Sightings of bears and cougars were reported all over Golden over the last week.

Multiple cougar and bear sightings already this year in Golden

Multiple cougar sightings near the baseball diamonds and the high school track have been reported in the recent weeks.

Spring has brought the animals out in Golden, and conservation officer Alex Desjardins is asking residents to keep their eyes open when on the trails around town.

Multiple cougar sightings on the Rotary trail network near the baseball diamonds and the high school track have been reported in the recent weeks.

“It’s a cougar that is exhibiting normal behaviour in an abnormal area,” said Desjardins. “It’s not exhibiting any threatening behaviours or any behaviours of concern, but we’re definitely monitoring it.”

Authorities aren’t positive of the reason the cougar is hanging around the community, but Desjardins said that possible reasons could include health problems, following a food source (90 per cent of a cougar’s diet is deer), or perhaps a young cougar was pushed away by its mother before it was ready.

“If you see a cougar while you’re out, you should walk away slowly, running could trigger an instinctual response from the cougar to hunt and to go after the prey. Always know where the animal is, back away slowly and don’t turn your back on it. And keep your pets on leash,” said Desjardins. “Then as soon as you’re in a safe place, call the RAPP line (1-877-952-7277). It’s very important that we get reports as soon as they happen so that we can act on it.”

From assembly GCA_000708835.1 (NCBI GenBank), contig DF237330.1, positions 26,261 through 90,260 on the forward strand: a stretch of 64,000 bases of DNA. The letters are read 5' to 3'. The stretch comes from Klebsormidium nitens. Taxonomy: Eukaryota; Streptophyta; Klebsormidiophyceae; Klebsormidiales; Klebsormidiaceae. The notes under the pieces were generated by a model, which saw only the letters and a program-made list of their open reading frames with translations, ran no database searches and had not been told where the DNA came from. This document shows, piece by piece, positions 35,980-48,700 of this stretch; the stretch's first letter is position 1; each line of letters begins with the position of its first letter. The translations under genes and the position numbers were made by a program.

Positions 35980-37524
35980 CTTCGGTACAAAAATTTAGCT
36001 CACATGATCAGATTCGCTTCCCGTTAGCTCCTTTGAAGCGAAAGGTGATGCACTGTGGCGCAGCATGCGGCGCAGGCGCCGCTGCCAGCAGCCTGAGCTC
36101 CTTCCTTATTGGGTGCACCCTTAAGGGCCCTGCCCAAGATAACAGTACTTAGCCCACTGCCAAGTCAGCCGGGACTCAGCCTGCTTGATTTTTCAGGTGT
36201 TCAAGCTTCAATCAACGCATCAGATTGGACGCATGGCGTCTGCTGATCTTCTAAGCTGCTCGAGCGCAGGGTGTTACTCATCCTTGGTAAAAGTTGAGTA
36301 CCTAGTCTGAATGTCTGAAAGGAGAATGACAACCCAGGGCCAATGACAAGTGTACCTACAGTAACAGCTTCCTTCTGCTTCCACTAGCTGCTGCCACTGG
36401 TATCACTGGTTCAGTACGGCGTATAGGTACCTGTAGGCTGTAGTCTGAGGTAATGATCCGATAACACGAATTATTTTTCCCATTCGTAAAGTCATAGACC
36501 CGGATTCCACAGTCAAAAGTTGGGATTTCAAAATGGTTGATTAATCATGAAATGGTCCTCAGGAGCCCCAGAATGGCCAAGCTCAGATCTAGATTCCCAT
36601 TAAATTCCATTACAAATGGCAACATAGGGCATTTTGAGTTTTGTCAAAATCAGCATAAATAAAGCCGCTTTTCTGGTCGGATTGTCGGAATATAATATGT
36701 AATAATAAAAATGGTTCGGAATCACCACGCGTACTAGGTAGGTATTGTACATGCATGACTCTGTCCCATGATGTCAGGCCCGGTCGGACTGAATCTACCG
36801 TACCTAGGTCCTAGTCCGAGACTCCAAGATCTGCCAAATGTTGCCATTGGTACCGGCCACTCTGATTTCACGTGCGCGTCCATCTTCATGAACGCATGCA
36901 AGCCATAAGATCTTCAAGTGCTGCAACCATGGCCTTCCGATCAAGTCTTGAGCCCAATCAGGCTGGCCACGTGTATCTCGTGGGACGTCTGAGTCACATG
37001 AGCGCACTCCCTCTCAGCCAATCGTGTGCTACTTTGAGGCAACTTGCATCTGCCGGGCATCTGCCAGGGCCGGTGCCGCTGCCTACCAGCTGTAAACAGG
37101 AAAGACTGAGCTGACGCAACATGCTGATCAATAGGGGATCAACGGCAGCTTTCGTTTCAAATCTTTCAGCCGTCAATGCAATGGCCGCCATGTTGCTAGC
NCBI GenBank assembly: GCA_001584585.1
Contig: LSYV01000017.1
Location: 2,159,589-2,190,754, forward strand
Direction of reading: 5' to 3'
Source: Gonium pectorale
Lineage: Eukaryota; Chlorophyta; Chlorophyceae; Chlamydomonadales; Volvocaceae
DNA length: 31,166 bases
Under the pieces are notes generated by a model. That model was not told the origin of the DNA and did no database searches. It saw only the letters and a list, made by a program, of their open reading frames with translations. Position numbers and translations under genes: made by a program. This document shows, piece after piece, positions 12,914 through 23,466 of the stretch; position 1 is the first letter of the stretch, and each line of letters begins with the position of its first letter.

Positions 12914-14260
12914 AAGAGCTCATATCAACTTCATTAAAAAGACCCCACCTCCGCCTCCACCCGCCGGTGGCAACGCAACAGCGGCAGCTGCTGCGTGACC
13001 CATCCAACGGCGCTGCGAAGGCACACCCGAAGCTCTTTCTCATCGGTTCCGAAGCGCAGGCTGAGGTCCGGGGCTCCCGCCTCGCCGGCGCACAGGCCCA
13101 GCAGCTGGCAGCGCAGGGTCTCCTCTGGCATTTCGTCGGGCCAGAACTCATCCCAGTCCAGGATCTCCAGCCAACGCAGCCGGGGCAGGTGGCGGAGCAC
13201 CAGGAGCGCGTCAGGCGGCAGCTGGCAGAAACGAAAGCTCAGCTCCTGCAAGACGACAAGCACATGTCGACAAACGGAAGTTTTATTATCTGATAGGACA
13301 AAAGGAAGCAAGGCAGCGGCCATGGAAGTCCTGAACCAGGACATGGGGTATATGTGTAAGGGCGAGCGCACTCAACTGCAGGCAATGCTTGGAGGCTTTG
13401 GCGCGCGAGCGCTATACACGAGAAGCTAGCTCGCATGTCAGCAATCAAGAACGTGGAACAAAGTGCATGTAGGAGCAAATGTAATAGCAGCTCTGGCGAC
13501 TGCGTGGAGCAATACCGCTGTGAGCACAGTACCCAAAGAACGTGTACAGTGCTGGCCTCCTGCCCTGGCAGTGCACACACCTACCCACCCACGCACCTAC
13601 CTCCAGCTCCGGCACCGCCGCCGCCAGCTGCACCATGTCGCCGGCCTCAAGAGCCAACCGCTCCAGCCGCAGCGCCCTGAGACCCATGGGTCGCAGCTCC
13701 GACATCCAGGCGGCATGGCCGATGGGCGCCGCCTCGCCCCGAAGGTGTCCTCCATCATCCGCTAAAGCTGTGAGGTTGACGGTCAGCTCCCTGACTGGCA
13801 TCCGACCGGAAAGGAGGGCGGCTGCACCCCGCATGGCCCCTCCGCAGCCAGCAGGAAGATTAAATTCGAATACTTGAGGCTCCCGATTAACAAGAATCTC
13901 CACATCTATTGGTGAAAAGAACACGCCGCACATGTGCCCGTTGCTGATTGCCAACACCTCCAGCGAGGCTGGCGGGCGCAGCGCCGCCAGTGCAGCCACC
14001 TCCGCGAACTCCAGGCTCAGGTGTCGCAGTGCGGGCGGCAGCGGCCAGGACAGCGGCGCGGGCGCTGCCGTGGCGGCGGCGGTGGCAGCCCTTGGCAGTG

The bears are also out and about for the season, and there have been more reported sightings than last year. Already this year, one bear unfortunately had to be destroyed. And just as with cougars, it is very important to call in any and all bear sightings as soon as they happen.

“The vast majority of the problem comes from habituated bears that have access to an unnatural food source. Once they get into that habit, it’s hard to break,” said Desjardins.

“There’s a common belief that calling the COs means that the bear will be killed, and that can’t be further from the truth. If we’re made aware of it as soon as the bear moves into an area, we can take preventative measures…shoot him with rubber bullets, make him know he’s not welcome, and he’ll move on. If I only learn of a bear in the area a week after he’s moved in, he’ll be anchored there. He knows there’s a food source and it will be extremely difficult to make him move on.”